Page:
Golding himself has always been the target of cloth stop\'s anger.
The company accused him of suppressing an audit in its favor and issued an adverse audit before submitting the whole matter to a competitive bid, rather than awarding it to the negotiating franchise. Mr.
Golding said he did nothing wrong, but added: \"Perception becomes a reality in public life.
\"The auditor general believes the FBI investigation into the bus shelter incident helped him beat him in last year\'s race to run for the national auditor general. Mr.
Golding also alleged that convenience and security were given an unfair advantage in competitive contracts.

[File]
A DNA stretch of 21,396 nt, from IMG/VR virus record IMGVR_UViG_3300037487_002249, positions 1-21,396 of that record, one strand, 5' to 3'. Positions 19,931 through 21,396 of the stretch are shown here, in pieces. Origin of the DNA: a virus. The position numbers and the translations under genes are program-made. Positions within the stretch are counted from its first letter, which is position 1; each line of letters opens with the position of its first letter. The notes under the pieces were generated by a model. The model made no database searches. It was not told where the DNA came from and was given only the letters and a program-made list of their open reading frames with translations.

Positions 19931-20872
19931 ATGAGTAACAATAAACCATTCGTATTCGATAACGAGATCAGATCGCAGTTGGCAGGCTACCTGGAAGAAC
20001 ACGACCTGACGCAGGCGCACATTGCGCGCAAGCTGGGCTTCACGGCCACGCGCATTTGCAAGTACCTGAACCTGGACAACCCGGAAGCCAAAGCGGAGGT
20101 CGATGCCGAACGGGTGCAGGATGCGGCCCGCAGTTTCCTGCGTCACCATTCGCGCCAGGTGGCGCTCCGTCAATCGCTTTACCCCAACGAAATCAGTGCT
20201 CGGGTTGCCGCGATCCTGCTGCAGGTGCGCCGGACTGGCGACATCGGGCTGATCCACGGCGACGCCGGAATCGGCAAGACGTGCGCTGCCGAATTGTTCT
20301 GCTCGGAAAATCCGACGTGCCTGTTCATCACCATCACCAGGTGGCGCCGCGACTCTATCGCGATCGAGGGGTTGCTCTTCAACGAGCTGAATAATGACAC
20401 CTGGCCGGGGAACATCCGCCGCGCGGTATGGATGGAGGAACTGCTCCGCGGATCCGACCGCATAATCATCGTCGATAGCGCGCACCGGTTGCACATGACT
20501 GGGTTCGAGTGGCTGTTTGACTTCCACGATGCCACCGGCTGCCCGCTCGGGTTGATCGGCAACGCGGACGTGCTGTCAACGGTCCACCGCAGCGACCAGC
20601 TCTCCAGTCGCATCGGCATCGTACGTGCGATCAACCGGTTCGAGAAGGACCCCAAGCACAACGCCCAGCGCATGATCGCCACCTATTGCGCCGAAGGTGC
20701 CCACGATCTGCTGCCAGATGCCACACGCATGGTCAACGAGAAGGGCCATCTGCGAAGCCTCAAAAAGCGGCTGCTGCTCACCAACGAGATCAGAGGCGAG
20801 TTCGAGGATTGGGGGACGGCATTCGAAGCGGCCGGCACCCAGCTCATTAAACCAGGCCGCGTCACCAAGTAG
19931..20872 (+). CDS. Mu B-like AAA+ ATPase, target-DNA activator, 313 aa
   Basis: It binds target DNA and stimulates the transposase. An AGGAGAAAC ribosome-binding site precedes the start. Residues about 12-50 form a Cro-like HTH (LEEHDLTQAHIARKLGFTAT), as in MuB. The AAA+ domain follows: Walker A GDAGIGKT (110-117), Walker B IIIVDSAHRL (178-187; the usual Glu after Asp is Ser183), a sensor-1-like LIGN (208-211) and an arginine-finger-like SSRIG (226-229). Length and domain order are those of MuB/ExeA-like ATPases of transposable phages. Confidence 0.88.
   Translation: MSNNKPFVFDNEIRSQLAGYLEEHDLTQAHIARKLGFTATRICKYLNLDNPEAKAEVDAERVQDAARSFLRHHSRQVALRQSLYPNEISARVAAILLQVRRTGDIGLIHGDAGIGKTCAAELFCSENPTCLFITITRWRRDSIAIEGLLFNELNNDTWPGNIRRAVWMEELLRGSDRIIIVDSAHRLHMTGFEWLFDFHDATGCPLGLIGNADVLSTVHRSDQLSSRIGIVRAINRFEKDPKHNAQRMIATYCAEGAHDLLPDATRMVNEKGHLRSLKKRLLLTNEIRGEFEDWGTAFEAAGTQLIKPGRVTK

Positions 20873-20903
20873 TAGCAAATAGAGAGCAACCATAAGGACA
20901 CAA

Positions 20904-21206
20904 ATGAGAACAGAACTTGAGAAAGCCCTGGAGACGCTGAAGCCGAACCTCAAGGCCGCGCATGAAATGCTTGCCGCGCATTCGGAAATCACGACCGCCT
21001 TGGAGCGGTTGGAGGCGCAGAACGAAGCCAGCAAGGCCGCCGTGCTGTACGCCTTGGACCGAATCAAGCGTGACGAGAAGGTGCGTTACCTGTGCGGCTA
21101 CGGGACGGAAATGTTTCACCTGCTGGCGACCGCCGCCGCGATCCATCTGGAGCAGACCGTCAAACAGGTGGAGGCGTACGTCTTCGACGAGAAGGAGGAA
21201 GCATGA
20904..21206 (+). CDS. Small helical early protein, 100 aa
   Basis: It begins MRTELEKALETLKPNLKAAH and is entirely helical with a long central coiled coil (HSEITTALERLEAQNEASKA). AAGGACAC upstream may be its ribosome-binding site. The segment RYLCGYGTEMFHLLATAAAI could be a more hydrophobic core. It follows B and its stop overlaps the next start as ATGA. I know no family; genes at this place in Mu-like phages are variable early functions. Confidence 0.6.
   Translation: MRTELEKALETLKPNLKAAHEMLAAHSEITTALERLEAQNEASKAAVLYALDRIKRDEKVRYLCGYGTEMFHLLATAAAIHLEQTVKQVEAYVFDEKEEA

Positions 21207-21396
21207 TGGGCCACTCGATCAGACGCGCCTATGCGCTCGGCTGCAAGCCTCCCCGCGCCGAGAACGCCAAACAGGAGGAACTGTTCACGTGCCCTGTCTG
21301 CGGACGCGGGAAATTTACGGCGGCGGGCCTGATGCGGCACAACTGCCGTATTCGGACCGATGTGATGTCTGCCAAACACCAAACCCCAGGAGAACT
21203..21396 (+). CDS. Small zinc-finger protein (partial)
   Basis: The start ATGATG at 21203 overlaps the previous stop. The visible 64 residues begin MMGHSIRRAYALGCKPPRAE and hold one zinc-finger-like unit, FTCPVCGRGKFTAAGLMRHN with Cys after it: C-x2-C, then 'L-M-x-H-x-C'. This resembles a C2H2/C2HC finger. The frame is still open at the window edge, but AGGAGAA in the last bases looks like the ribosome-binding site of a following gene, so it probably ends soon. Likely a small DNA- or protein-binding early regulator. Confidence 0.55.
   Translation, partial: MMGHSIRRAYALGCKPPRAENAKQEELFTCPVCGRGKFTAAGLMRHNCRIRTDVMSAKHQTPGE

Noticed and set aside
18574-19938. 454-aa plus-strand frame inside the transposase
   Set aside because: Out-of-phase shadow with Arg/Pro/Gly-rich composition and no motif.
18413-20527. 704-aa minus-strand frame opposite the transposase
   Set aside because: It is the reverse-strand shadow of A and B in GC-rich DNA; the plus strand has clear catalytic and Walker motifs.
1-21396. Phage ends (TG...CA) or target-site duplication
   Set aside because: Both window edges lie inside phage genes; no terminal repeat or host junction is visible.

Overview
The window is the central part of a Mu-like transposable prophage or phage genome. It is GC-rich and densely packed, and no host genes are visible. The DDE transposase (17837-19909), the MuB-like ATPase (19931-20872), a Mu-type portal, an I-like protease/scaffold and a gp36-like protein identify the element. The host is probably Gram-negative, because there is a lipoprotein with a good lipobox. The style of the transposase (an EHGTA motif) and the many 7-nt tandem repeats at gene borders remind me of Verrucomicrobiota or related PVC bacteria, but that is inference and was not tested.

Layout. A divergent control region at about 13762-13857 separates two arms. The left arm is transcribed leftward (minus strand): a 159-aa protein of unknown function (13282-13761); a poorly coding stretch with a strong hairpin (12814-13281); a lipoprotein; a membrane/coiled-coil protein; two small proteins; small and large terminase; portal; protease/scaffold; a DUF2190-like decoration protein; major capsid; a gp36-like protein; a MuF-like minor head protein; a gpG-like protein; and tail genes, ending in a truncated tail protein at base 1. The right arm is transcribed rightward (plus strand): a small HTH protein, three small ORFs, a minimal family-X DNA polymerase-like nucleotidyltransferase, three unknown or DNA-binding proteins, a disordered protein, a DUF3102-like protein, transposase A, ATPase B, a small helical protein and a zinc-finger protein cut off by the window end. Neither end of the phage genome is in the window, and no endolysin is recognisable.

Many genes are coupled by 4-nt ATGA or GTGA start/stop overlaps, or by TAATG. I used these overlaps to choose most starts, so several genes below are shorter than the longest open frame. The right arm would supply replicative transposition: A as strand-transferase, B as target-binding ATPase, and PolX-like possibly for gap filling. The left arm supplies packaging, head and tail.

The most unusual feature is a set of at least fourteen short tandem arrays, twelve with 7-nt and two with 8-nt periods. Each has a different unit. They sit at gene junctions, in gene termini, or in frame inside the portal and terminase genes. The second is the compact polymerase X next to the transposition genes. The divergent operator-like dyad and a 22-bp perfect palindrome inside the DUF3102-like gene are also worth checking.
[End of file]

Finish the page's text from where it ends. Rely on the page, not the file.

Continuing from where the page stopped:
Some officials believe that the winning bidder needs a performance bond of $10 million, and the question remains unanswered.
Because only convenience and safety can raise so much money, is the bidding requirement tailored to not allow others to participate?
The agency\'s answer is that due to the poor performance of Bustop, less than half of the agreed number of shelters are built, so a high margin is required.
But Bustop believes that there are circumstances to mitigate the loss, and the bond is much higher than any similar contract.
The person in charge of many new charges was Willie bouchera, a French entrepreneur who took the bus shelter to New York. Mr. advertising
Bouchara plays the role of a loser who is bullied by convenience and security. Mr.